Six thrill rides through Soviet history shortlisted for 2019 Pushkin House Book Prize
The 2019 shortlist for the Pushkin House Book Prize, which honors English-language nonfiction about the Russian-speaking world, was announced today in Moscow. This year’s shortlist is a boon for Soviet history buffs, with every finalist shedding light at least in part on the events of the mid- and late 20th century.
The complete list of shortlisted titles is as follows:
- 1983: The World at The Brink by Taylor Downing (Little, Brown)
- The Vory: Russia’s Super Mafia by Mark Galeotti (Yale University Press)
- To See Paris and Die: The Soviet Lives of Western Culture by Eleonory Gilburd (Belknap Press at Harvard University Press)
- The Spy and the Traitor by Ben Macintyre (Viking)
- Maybe Esther by Katja Petrowskaja, translated from German by Shelley Frisch (4th Estate)
- Chernobyl: History of a Tragedy by Serhii Plokhy (Allen Lane)
Both 1983 and Chernobyl center on the often catastrophic technological and military tensions of the 1980s by following world leaders on the brink of nuclear war and recreating nuclear disaster, respectively. Plokhy is a previous winner of the Pushkin Prize for The Last Empire: The Final Days of the Soviet Union. Maybe Esther approaches the 20th century from a more personal angle, tracing the author’s remarkable family history in a series of meditative reflections. To See Paris and Die also shines a spotlight on everyday people as an influx of Western cultural products into the Soviet Union activates their imaginations. The Vory and The Spy and the Traitor will appeal to political drama fans: the former explores the unusual counterculture of high-ranked Russian organized criminals, and the latter describes the risky escape of a high-ranking British double agent from the Soviet Union.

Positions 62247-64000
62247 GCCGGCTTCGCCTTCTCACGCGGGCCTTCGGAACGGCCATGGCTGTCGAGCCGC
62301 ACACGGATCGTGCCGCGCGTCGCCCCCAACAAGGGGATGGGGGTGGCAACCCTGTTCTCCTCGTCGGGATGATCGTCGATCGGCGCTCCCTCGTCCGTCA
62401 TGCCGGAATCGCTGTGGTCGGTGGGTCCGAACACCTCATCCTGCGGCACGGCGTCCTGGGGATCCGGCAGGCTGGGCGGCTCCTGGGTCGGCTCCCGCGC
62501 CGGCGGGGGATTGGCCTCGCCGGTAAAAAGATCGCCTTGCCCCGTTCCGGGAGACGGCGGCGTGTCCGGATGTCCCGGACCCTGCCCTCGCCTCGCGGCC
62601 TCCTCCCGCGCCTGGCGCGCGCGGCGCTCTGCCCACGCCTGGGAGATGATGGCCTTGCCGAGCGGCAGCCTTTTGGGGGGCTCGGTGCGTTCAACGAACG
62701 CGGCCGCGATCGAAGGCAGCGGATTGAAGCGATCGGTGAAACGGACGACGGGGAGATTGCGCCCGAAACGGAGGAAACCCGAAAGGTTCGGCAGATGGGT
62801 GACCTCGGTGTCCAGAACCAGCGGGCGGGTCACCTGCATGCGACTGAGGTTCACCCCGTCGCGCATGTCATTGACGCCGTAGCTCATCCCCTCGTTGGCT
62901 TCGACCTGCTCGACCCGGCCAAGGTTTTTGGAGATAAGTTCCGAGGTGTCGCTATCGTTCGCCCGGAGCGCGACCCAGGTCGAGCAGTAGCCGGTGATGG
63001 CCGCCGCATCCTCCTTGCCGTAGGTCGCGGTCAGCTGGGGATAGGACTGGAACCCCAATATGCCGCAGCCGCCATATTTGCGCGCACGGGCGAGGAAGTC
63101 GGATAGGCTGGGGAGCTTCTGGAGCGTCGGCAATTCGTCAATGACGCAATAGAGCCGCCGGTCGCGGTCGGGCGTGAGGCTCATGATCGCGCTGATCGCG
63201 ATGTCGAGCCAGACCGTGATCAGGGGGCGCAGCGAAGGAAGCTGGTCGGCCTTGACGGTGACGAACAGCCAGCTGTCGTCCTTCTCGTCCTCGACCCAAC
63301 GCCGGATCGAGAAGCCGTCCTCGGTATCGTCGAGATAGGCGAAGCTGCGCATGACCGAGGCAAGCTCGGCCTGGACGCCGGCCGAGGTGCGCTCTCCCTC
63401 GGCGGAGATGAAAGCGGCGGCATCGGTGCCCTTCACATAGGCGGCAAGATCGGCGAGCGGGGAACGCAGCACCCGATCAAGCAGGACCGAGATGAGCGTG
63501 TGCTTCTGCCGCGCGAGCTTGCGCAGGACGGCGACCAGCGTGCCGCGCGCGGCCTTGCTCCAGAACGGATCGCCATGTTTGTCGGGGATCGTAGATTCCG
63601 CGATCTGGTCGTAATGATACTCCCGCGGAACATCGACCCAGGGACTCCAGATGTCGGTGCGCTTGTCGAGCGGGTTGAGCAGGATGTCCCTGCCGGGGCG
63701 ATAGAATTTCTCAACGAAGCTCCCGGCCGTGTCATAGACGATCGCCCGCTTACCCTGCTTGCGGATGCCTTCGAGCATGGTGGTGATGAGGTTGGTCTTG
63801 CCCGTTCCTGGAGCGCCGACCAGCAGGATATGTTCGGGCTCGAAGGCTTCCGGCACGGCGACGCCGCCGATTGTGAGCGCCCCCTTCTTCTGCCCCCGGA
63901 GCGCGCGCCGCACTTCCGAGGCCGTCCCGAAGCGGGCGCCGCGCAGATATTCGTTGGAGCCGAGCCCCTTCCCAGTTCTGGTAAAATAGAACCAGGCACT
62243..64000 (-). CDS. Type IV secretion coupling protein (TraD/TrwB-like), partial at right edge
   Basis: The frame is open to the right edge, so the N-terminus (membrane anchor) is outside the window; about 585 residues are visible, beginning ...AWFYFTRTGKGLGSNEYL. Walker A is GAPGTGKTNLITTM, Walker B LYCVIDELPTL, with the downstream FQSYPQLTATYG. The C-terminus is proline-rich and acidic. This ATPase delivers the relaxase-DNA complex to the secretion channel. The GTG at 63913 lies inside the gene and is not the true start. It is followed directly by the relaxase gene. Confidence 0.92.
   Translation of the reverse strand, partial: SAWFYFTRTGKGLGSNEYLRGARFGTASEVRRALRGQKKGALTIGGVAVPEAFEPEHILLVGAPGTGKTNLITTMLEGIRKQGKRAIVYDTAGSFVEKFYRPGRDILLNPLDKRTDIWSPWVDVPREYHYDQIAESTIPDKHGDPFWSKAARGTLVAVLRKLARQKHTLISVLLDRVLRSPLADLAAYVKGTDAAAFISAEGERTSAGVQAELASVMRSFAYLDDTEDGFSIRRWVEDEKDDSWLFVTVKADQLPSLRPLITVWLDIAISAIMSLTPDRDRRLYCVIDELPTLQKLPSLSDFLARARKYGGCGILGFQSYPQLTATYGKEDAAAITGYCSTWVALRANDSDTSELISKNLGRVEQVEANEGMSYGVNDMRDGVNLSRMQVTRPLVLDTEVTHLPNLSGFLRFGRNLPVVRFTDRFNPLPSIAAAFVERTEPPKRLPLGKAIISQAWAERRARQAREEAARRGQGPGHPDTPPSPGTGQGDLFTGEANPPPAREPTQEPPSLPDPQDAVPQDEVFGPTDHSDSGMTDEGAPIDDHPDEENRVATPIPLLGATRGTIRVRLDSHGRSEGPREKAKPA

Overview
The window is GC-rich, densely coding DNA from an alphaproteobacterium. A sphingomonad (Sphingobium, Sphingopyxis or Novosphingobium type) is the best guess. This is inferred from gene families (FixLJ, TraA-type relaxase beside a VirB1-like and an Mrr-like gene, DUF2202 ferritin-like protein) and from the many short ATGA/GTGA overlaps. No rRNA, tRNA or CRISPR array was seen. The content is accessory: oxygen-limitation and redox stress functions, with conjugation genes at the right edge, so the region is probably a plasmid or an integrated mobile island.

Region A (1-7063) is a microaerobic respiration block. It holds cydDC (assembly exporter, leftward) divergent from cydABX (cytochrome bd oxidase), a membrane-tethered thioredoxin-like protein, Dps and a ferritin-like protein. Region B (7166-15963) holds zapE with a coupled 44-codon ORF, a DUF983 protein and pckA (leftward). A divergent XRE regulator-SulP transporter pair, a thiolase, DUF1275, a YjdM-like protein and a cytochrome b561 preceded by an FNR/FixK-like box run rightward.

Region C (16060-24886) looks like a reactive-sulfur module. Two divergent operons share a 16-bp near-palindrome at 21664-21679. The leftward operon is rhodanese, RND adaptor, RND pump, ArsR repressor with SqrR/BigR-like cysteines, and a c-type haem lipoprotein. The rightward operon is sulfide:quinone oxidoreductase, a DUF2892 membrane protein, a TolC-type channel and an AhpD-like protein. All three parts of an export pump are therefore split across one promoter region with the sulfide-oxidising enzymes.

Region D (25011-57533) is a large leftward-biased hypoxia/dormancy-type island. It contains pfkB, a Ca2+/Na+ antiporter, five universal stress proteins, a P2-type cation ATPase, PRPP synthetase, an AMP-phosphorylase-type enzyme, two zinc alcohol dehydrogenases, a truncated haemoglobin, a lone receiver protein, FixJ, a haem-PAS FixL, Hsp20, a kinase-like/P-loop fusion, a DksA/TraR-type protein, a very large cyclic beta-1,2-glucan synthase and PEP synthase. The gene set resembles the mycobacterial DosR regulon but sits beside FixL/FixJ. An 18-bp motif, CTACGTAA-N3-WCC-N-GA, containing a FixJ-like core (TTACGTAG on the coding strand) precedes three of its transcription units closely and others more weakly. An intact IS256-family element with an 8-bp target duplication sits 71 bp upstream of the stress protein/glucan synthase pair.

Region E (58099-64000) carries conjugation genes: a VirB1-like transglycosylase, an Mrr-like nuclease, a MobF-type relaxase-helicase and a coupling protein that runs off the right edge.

The winner of the prize will be announced on June 12 in London.